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When You Read You Begin With A, B, C...

February 17, 2020

 

Last week something occurred that represented a milestone of sorts for me. You might even say it was a sign. Of what, you ask? Well it was a sign that maybe I was starting to turn a corner. Just maybe, I was starting to make headway in this never ending journey called depression. Maybe, just maybe, this milestone was only the beginning, a good omen of better things to come. What was this milestone? 

 

 

I read a book.

 

 

Hold on, don’t leave! I know reading a book doesn’t sound like much, but hear me out. You see, for me reading a book, and in particular finishing a book, has been basically impossible for the past three years. This lovely (and constant) disease of mine, has sapped me of any semblance of concentration or focus. 

 

I haven’t read so much as a comic strip for so long simply because I couldn’t focus long enough to do so. I found it exhausting enough to keep focused on things that needed to get done: driving the child around, paying the bills, cleaning up, cooking dinner, and the like. In really bad times, it took every ounce of focus just to get out of bed or finish getting dressed.

 

Sure, you’ve probably heard about that struggle, right? The depressed person who never gets out of bed, just stays in their room all day, the lights off, the shades pulled tight. The reasons for that are many: utter exhaustion, complete lack of will, hopelessness, unbearable pain. I’ve had all of those too.

 

But for me there was also this lack of focus and concentration. I could get distracted by the most trivial things. The first thing I’d do when I awoke was turn on the TV. Foop! That’s the sound of my concentration being sucked into the endless drone of morning news, sit-com reruns, or Star Trek marathons. Once down that rabbit hole I’d be lost for hours. 

 

To make things worse, the second thing I would do after waking up was to grab my smartphone. Thwok! Yup, another sucking sound as the modicum of focus I had remaining got sucked up by social media and stupid game apps.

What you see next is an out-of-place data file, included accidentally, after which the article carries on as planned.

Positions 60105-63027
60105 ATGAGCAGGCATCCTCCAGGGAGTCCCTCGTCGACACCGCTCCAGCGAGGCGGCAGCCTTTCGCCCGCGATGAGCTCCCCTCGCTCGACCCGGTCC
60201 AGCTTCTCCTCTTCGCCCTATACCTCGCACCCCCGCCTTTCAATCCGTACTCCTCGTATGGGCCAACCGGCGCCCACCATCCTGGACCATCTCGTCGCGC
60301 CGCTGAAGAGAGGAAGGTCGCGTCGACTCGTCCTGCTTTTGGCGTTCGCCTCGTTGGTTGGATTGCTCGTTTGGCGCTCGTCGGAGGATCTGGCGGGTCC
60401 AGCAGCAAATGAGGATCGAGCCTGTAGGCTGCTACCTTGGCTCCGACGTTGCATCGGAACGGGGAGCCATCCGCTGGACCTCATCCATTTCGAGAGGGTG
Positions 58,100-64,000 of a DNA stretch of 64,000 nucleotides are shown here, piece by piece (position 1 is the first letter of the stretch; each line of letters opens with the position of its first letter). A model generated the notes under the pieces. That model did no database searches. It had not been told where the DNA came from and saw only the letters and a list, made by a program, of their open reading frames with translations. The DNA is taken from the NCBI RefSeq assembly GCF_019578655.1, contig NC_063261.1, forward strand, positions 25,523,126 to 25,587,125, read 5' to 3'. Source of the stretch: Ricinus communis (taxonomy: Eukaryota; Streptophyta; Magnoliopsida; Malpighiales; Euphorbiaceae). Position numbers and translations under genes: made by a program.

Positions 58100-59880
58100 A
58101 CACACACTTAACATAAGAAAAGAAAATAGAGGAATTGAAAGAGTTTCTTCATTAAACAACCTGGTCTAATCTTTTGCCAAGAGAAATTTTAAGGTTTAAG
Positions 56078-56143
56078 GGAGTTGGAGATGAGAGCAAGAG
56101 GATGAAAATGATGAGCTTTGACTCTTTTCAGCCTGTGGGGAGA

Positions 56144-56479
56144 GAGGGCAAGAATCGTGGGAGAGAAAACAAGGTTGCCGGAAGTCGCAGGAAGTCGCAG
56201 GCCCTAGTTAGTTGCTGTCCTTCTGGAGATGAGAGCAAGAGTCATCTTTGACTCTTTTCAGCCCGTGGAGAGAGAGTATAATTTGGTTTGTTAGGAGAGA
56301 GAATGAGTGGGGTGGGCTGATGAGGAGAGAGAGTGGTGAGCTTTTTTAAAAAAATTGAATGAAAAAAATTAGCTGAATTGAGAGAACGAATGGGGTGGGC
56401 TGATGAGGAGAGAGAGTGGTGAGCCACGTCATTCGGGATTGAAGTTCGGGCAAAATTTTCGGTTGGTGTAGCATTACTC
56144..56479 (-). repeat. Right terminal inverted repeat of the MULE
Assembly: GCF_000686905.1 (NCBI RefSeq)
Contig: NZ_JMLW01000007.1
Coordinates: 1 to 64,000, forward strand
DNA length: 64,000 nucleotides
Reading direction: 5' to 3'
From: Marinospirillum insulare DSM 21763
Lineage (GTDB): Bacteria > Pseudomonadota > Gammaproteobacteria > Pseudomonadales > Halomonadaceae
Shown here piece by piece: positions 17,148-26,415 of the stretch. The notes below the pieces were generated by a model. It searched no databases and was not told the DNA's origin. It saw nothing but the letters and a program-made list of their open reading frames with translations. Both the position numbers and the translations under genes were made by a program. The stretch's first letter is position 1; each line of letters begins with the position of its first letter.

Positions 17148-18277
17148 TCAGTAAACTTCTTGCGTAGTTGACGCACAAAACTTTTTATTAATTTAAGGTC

Did you know Candy Crush has literally thousands of levels? I had to delete the app after level 2700. But don’t worry, other stupid games took its place.

 

So even when I wasn’t consumed by the darkness, the pain, the hopelessness of deep depression, I still couldn’t seem to get anything meaningful done. Before I knew it my lack of concentration sucked up an entire morning. Still wearing my pajamas at noon, I would begin berating myself:

 

  • Leonard, you dolt. Get off your phone and get dressed!

  • You just checked your Facebook page literally less than a minute ago. What do you expect to have changed??

  • Dude, you’ve seen this episode at least 10 times. Picard lives an entire lifetime as a member of an extinct race. YOU KNOW HOW IT ENDS!

 

...and so on. But these were just the mild admonishments. This is what my brain would yell on my good days. In my dark times, the self hatred would absolutely destroy me for every game I played or show that I watched. It never really needed an excuse to berate me, but this was only pouring gasoline on an already angry fire.

 

So reading a book from start to finish after so many years of doing... so very little… is kind of a big deal. It might be the start of something good, right? I’m already over halfway through a second book. Focus is returning; I’m ready to be a productive member of society!

 

Whoa, pump the brakes there, laddie. Remember that dude inside me who likes to play those games and watch TV? (I call him ‘dude’ because it feels very accurate). Well he’s gotten pretty comfortable inside my brain. Basically moved in uninvited and made the couch his permanent abode. And in a weird twist, he’s somehow in cahoots with my self-hatred demon.

 

Wait isn’t that the same self-hatred demon that despises when I waste time? Yup, the very same. He not only created that deadbeat gamer as a way to sap concentration from my brain, but also uses him as an excuse to make me feel bad about myself. After finishing a book and feeling good about myself, my inner demon told my gamer dude to watch more TV, play more games, and get even less done. 

 

Meanwhile it tried to downplay my accomplishment: “It’s just a book, big deal. Wasn’t even a very significant book, just some sci-fi fantasy fluff piece.” And when I did return to wasting time, it would say “See? You’re still the same, book or no book.”

 

Well now I’m reclaiming my time. I’m telling my inner demon to sit down and listen. I’m announcing to the world that I am a highly trained surgeon with two Ivy League degrees, and yes, I’m proud to have just finished a novel. Excited, even.

 

I said how I’d keep blogging about what it’s like to live with depression; it’s damned exhausting listening to this inner monster twist everything in my world into something negative. It’s annoying as hell listening to this constant litany of faults and shortcomings. But I’m still standing, and I’ve got more in me I’m sure, despite what my inner brain tells me.

 

Reading a book didn’t just let me know I could… you know… read a book. It told me I could work, even with all of the different personalities in my head: the self-hate gorilla, the gamer dude, the surgeon without a scalpel, the speaker who just wants to save the world. It gave me just enough working room to write this blog post. Granted, it took me over a week to write it... but I’m not going to criticize myself for that!

 

Now if you’ll excuse me, I’m going to finish another book. Or watch Star Trek, who knows?

 

 

 

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